6 Assorted Animal Adventures

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So many readers enjoyed the post 5 Famous Felines, I thought you might like some stories of other famous animals. Here are six of them.

1. Stubby the Military Dog.

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Stubby wandered into the encampment and was adopted by the 102nd infantry of Massachusetts in 1917. When the infantry shipped out to Europe, Stubby was smuggled onto the ship bound for France. During World War I, Stubby kept watch and alerted the troops to German attacks. He was wounded by a hand grenade once and gassed several times. He once found a German spy and held him by the seat of the pants until American troops could complete the capture! When his master, Corporal J. Robert Conroy was wounded, Stubby accompanied him to the hospital and made rounds to cheer the troops. He was eventually a highly decorated dog, amassing medals for service, campaigns and battles, a Purple Heart, and various veteran's awards. A group of French women made Stubby a chamois blanket decorated with allied flags to display his medals.

Stubby returned home at the end of the war and became quite a celebrity. He was made a lifetime member of the American Legion, the YMCA, and the Red Cross. He lived at the Y and made recruiting tours for the Red Cross. When Stubby passed on in 1926, he was preserved and displayed with his medals at the Smithsonian Institution.

2. Bubba the Chemotherapy Fish

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Bubba was a 154-pound Queensland Grouper who lived in the 400,000 gallon shark tank at the Shedd Aquarium in Chicago. In 2001, he was diagnosed with cancer. In 2002, and again in 2003, Bubba underwent surgery and chemotherapy to fight the tumors. He was the first fish to ever undergo chemotherapy treatment, and the resulting publicity was an inspiration to cancer patients, particularly children. Bubba died suddenly in 2006, at age 24.

The ammo-loading bear, the sportscaster monkey, and more, after the jump.

3. Tirpitz, the Swimming Pig of World War I

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Tirpitz was a pig carried on the German warship SMS Dresden in 1914 as a food source. The Dresden was sunk in battle with the Royal Navy cruiser HMS Glasgow off the coast of South America. Tirpitz managed to escape the sinking ship and swam towards the Glasgow. The crew brought him aboard an adopted him as a mascot, awarding him the Iron Cross for bravery. After a year on the Glasgow, he was tranferred to the Whale Island Gunnery School in Portsmouth. Tirpitz was eventually auctioned off as pork, but in his final act he raised £1,785 for the British Red Cross. His head was mounted and can be seen at the Imperial War Museum in London.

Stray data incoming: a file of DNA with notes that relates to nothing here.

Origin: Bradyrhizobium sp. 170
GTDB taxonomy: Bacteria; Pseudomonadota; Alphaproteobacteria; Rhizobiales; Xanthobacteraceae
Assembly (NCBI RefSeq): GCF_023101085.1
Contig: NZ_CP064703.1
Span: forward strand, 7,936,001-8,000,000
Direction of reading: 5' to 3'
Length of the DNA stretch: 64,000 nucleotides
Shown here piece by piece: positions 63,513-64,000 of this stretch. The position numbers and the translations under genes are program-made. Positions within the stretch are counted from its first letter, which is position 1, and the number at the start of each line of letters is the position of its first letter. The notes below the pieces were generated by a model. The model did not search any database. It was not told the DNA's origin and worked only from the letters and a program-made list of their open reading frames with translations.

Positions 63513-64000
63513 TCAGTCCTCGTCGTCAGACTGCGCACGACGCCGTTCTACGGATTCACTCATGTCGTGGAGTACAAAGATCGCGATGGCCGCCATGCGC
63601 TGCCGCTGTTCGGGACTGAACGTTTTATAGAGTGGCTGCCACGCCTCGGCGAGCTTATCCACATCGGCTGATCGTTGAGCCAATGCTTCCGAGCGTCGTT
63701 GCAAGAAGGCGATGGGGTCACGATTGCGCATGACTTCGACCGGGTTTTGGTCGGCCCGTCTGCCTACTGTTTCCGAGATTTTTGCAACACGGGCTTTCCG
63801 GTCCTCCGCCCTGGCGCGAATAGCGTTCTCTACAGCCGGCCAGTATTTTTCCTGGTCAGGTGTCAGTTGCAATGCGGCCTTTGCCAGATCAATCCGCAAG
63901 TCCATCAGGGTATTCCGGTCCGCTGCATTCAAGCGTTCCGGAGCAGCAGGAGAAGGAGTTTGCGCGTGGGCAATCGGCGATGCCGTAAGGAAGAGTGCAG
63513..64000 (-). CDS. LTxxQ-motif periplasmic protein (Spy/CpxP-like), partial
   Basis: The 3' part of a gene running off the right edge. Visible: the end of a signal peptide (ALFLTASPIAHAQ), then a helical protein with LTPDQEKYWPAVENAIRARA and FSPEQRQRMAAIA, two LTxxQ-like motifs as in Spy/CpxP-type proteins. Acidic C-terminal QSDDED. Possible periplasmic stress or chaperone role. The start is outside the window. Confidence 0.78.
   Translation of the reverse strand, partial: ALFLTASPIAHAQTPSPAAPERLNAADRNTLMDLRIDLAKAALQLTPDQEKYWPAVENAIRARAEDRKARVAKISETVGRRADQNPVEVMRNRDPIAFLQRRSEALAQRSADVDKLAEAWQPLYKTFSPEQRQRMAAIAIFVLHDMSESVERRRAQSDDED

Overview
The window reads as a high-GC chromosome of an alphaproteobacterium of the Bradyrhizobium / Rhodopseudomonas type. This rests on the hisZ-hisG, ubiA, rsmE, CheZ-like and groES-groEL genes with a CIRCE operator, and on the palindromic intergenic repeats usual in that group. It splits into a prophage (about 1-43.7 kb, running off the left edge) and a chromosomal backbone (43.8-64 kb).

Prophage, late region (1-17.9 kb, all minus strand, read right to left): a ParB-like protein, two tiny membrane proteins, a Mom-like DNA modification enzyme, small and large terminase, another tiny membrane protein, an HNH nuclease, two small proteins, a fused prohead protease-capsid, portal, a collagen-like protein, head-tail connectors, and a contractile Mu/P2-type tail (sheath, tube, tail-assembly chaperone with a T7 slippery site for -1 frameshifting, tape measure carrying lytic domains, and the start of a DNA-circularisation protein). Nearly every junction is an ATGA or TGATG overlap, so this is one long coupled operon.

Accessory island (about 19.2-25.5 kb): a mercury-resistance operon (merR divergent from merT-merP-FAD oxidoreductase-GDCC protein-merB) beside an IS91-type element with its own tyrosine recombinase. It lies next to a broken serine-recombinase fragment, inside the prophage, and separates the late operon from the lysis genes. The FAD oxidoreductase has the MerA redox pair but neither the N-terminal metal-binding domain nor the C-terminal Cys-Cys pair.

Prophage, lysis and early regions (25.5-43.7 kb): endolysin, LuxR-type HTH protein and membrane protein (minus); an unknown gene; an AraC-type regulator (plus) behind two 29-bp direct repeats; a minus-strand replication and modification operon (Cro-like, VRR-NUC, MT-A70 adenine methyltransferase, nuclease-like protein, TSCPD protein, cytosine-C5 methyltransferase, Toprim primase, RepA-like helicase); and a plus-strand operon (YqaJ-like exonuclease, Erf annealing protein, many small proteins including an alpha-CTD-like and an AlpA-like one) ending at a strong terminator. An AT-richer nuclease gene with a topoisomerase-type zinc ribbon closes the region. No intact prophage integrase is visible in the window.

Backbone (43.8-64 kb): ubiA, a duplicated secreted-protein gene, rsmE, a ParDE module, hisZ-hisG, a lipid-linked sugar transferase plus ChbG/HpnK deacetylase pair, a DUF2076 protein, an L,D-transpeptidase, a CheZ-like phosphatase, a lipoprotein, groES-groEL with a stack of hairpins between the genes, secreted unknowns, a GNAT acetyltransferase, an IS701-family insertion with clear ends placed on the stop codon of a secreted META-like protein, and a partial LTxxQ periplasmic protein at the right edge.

4. Voytek, the Bear who Joined the Polish Army

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An Iranian boy in the mountains of Hamadan rescued an abandoned bear cub in 1942. He sold the bear to a unit of the Polish Army Corps passing through the area. A soldier named Peter raised the cub, who became bonded with humans. He lived, marched, and even wrestled with the soldiers. When the unit was ordered to Rome in 1944, pets were specifically prohibited. So they drew up papers and enlisted Voytek as a soldier in the 22nd Transport Division (Artillery Supply) of the Polish 2nd Army Corps. With such credentials, he could hardly be denied entry! During the battle of Monte Cassino, Voytek loaded truck after truck with heavy shells, artillery boxes and food sacks to be sent to isolated ally forces. He never dropped a single shell.

One of the soldiers happened to sketch a picture of Voytek carrying a largeWojtekemblem.jpg artillery shell in his arms, and this image became the symbol of the 22nd artillery transport, worn proudly on the sleeves of their uniforms ever afterwards and emblazoned on all the unit's vehicles.

After the war, Voytek enjoyed a hero's welcome in Scotland, where people were astonished to see him marching side-by-side with the soldiers he served with. Voytek spent the rest of his life at the Edinburgh Zoo, where he died in 1963.

5. Maggie the Sportscaster Monkey

11maggie.jpg Maggie is a crab-eating macaque born in 1991 at the Bowmanville Zoo in Canada. In 2003, sportcasters from the Canadian broadcaster TSN decided to try out their prediction skills against a monkey, and Maggie was chosen to try. She make her selections for the Stanley Cup Playoffs by spinning a wheel, and ended the season out-predicting one sportscaster, tying two, and finished one guess behind the other three. In 2004, she was given her own TV segment, and although her predictions weren't as accurate as the year before, she kept pace with the human sportscasters. In 2006, Maggie's predictions were more accurate than the three humans on the panel! She didn't do so well in 2007, but her popularity more than makes up for her accuracy.

6. Timothy the Naval Tortoise

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A tortoise was confiscated by the Royal Navy from a Portuguese privateer in 1854. Timothy was made a navy mascot and served on several ships during the Crimean War. Timothy also traveled by ship to the East Indies and China, and was awarded service medals for the campaigns. Afterward, Timothy retired to the estate of the Earl of Devon, surviving through several generations of the family. The family motto was etched on Timothy's underside, "Where Have I fallen, what have I done?" In 1926, when given the opportunity to mate, it was discovered that Timothy was a female! The name remained, however, since she'd had it for the better part of century by then. Timothy died in 2004, at the estimated age of 160!

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January 7, 2008 - 11:31pm
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